Friday, April 6, 2012

P2V – Step by Step Removing Physical Hardware

It’s been a while since I had to P2V a Windows server but recently I found myself on a project doing P2Vs of business critical servers, again.
FYI: The new version of VMware VM Converter works great for converting a physical Windows and Lunux server into a virtual server.
Once the conversion is completed, the new VM is online, VMtools are installed and video acceleration is set, here’s a couple more steps I learned about at a VMUG meeting that I recommend doing to finish the P2V job.
First – Remove Old Physical Hardware from the New Windows VM (picture shows “grayed” disk drives)
Step 1 -  Log into the VM
Step 2 -  Open a command prompt
-    Start > Run
-    CMD
-    Enter
Step 3 – At the prompt type: set devmgr_show_nonpresent_devices=1
-    Enter
-    Type: start devmgmt.msc
-    Enter
Step 4 – Wait for the Device Manager to open, then click on View > Show Hidden Devices
- Expand each category and search for “grayed” hardware
- Right click and click uninstall when “grayed” hardware is located
- Don’t worry about the System Devices category
- When all the hardware devices are gone, close the Device Manager and reboot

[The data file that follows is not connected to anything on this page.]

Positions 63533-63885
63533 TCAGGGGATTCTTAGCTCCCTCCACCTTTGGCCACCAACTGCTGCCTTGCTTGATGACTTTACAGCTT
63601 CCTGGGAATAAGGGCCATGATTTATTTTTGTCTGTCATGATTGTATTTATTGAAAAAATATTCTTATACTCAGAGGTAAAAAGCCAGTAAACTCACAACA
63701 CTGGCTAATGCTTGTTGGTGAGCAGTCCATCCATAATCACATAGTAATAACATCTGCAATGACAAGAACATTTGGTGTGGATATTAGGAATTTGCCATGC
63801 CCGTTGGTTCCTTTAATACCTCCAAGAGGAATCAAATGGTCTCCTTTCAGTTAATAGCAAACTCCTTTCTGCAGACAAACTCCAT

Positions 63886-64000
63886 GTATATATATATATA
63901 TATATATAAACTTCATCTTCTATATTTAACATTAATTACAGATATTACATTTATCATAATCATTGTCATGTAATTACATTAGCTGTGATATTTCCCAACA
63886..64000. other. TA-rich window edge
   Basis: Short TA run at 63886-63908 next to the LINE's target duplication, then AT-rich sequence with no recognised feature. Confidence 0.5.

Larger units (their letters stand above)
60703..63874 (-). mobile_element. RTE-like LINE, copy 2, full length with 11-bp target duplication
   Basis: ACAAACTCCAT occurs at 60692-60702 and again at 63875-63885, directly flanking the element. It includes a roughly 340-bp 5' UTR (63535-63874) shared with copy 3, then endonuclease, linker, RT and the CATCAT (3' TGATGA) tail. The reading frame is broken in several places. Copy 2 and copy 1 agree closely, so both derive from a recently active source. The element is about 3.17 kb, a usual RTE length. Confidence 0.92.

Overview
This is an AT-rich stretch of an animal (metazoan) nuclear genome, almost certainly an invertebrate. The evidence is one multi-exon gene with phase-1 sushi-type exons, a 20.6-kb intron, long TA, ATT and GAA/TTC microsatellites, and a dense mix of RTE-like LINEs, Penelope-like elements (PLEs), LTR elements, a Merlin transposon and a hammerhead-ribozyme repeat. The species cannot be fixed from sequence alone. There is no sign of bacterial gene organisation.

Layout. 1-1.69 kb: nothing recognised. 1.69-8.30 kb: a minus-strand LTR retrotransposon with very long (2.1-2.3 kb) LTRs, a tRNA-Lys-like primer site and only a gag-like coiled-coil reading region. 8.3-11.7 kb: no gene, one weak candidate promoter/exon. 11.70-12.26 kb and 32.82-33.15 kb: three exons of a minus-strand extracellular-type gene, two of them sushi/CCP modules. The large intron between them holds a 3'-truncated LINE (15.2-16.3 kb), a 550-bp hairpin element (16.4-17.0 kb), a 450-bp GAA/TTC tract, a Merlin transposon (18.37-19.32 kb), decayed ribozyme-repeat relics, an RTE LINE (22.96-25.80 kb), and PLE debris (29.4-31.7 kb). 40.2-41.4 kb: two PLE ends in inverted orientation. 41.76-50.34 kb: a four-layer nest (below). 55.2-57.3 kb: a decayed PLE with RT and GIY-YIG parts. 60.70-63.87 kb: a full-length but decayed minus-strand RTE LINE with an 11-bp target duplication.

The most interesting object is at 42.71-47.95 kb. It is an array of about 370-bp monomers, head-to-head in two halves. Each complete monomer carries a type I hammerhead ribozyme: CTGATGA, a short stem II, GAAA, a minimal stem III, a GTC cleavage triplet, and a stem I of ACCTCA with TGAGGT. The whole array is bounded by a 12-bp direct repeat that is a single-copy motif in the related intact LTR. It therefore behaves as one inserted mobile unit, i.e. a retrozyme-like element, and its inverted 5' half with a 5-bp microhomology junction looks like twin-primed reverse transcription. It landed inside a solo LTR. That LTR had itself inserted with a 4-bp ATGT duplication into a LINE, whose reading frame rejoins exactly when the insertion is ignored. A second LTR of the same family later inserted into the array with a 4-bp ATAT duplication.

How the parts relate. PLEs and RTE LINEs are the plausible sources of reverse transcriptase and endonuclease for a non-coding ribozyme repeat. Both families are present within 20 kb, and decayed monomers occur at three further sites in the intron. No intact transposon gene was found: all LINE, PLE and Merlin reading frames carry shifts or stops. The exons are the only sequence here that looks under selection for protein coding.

Second – Uninstall Old Hardware Specific Software
Step 1 – Log into the VM
Step 2- Start > Control Panel > Add/Remove Programs
Step 3 – Carefully find and uninstall programs from IBM/Dell/HP/other that are used for drive arrays, networking, ILO or any other similar application that is specific to the physical hardware.
Note: These items are not required now that the server hardware has been virtualized.
Done – When all the applications have been uninstalled, close the Control Panel and reboot
Q: Why do this?
A: The reason I do these steps is because over the years I’ve had to troubleshoot VMs that I found were P2V’d by someone else and not cleaned up. This normally causes poor performance and issues with ghost hardware that conflict with the virtual hardware devices, more specific – network adapters.
There – now all you need to do is make sure all your best practices are applied to the VM and it’s ready for production.

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